I cursed and slowly climbed out. I looked back across the stream, to the way I’d come. I should really go back, but I didn’t.

Instead, I kept walking.

Our corporation had been through a lot. We had been hardened in battles, usually coming out the victor, always coming out stronger than we started. We related to each other. We had bonded. And through it, we had come to know and respect many other corporations as well.

Eventually, we founded an alliance. We had some growing pains. Being able to fly into battle with someone did not mean you could hammer out policy with them. Friendships were damaged, some irreparably, but still we came out stronger.

The alliance fought wars. The core corps grew stronger and closer. New corporations asked to join us. We scratched and clawed our way into null sec space. We conquered a small bit of territory that was not rich but was by no means poor.

Some tried to kick us out, but we always resisted. We stayed strong in the face of adversity and always swung back twice as hard as we were hit. We won. And grew. And prospered. We conquered more. We became the aggressors, kicking out those who had been like we once were.

Our might made right. It was the way of the universe.

The opposite side of the stream held no great wonders. Instead, it was more of the same. Trees, fallen leaves and branches, and animals that were gone before I would ever notice them. The water that had seeped into my boots sloshed as I walked. It was uncomfortable.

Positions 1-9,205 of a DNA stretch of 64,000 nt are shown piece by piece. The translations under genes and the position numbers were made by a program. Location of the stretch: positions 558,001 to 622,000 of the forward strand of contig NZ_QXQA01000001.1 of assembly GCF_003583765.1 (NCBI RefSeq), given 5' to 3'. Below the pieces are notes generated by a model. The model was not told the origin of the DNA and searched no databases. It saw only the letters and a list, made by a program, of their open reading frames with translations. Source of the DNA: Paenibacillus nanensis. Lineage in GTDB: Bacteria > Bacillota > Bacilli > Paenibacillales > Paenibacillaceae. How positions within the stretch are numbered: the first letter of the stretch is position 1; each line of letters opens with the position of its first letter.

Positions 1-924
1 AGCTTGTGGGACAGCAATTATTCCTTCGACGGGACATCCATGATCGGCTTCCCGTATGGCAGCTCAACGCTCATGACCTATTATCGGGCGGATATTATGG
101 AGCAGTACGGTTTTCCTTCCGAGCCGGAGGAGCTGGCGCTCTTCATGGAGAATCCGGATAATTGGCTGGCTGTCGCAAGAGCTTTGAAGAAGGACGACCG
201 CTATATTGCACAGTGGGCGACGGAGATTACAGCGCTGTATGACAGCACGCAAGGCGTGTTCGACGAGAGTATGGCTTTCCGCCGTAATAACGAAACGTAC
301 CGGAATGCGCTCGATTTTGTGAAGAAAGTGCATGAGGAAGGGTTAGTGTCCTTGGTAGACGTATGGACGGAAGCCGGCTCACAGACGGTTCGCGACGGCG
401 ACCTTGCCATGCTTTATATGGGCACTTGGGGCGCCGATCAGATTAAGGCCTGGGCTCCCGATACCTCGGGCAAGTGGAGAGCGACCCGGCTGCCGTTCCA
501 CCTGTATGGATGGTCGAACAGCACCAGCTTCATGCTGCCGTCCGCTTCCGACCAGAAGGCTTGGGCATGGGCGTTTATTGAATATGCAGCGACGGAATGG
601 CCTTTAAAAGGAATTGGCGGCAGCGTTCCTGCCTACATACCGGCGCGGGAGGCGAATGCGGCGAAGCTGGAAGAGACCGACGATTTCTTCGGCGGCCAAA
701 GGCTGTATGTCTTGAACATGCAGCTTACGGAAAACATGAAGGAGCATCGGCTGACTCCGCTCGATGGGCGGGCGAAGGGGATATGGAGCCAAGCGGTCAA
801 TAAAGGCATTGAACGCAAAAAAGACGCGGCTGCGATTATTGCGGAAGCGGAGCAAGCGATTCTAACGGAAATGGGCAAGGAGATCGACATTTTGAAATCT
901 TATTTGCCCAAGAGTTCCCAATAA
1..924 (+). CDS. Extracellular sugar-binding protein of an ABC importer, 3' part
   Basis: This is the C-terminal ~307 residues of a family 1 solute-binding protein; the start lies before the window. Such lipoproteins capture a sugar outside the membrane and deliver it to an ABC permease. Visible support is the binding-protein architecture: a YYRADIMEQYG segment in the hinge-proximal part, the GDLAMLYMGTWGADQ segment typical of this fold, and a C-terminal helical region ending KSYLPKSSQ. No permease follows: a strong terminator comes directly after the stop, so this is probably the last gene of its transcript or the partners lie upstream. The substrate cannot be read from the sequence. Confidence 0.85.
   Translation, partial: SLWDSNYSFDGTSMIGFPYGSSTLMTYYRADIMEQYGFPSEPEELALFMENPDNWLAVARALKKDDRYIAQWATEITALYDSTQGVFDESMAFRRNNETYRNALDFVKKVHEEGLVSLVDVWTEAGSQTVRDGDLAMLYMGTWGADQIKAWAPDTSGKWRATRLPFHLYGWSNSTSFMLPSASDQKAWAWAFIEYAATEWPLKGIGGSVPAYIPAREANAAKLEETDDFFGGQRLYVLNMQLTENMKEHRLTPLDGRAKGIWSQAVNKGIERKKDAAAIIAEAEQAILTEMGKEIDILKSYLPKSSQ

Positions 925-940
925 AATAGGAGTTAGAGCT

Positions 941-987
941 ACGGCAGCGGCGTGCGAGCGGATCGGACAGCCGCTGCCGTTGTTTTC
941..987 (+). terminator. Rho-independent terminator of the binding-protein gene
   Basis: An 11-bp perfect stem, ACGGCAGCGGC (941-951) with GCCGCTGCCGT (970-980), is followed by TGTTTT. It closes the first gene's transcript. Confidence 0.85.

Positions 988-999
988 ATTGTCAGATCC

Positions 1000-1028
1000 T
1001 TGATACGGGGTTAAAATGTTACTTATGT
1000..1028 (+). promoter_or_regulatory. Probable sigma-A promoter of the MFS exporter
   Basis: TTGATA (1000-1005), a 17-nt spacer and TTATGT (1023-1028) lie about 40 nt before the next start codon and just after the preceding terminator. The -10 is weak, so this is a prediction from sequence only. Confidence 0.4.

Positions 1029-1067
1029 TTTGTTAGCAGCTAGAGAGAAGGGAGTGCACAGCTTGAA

I tried to take them off, but walking without them was more uncomfortable than the water, so I put them back on and trudged. I could stand it. I had the willpower.

I came across a small clearing. In the center was a small shack, about the same size as my fort used to be. A small boy stuck his head out, in suspicion.

“Hello,” I said.

“Who are you?” he asked.

“No one. I was just going for a walk. My parents used to live on the other side of these woods.”

“Used to?”

“They’re both dead now.”

“Oh. What do you want?”

“Nothing,” I said.

He squinted at me. A stray ray of light must have caught an implant jack, because his eyes went wide. “Are you a pod pilot?”


“Cool! Can I see them?”